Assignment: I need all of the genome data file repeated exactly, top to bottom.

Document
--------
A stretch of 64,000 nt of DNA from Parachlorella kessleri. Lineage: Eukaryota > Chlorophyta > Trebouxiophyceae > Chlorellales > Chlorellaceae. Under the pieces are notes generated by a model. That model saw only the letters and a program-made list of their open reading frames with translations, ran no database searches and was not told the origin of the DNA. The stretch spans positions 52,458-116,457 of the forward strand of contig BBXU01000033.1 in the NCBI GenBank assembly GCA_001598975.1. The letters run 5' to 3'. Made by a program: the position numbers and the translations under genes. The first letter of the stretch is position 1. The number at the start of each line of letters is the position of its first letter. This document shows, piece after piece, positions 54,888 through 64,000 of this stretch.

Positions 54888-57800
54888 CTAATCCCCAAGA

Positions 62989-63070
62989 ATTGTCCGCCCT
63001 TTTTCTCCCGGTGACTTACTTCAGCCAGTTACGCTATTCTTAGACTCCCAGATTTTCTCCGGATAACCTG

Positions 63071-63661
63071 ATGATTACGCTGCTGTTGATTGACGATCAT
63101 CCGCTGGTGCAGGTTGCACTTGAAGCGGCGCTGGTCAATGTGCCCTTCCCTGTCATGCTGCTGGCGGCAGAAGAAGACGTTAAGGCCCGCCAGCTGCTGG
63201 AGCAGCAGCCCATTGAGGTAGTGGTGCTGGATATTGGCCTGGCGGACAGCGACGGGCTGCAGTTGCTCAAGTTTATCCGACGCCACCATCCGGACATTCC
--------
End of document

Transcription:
A stretch of 64,000 nt of DNA from Parachlorella kessleri. Lineage: Eukaryota > Chlorophyta > Trebouxiophyceae > Chlorellales > Chlorellaceae. Under the pieces are notes generated by a model. That model saw only the letters and a program-made list of their open reading frames with translations, ran no database searches and was not told the origin of the DNA. The stretch spans positions 52,458-116,457 of the forward strand of contig BBXU01000033.1 in the NCBI GenBank assembly GCA_001598975.1. The letters run 5' to 3'. Made by a program: the position numbers and the translations under genes. The first letter of the stretch is position 1. The number at the start of each line of letters is the position of its first letter. This document shows, piece after piece, positions 54,888 through 64,000 of this stretch.

Positions 54888-57800
54888 CTAATCCCCAAGA

Positions 62989-63070
62989 ATTGTCCGCCCT
63001 TTTTCTCCCGGTGACTTACTTCAGCCAGTTACGCTATTCTTAGACTCCCAGATTTTCTCCGGATAACCTG

Positions 63071-63661
63071 ATGATTACGCTGCTGTTGATTGACGATCAT
63101 CCGCTGGTGCAGGTTGCACTTGAAGCGGCGCTGGTCAATGTGCCCTTCCCTGTCATGCTGCTGGCGGCAGAAGAAGACGTTAAGGCCCGCCAGCTGCTGG
63201 AGCAGCAGCCCATTGAGGTAGTGGTGCTGGATATTGGCCTGGCGGACAGCGACGGGCTGCAGTTGCTCAAGTTTATCCGACGCCACCATCCGGACATTCC